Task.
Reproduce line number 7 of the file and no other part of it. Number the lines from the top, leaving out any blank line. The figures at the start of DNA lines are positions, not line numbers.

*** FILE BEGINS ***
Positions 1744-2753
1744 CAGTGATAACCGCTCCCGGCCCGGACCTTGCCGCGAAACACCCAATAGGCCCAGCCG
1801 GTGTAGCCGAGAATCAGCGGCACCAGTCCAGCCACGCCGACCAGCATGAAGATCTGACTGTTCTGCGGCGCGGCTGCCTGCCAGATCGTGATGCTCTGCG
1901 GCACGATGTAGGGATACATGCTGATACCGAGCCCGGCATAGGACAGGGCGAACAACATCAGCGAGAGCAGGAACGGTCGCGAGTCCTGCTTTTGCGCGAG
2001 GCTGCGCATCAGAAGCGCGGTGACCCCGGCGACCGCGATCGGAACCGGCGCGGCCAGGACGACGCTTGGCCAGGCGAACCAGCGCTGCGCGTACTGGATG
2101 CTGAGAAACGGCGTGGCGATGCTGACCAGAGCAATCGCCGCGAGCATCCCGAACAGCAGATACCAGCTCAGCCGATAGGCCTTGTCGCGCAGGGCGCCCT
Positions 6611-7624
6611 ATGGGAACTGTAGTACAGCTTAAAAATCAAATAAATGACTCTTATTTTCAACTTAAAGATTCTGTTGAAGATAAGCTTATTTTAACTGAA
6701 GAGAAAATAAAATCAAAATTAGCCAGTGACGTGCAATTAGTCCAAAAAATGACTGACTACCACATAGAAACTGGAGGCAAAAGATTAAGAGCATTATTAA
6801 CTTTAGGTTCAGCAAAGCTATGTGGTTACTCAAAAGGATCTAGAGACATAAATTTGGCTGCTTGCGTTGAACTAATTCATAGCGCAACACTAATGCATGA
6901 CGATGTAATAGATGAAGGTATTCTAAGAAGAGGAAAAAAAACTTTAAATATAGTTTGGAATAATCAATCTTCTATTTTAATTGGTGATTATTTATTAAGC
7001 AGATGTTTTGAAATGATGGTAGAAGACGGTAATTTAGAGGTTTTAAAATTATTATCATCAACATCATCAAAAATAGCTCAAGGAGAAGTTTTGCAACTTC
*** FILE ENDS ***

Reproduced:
Positions 6611-7624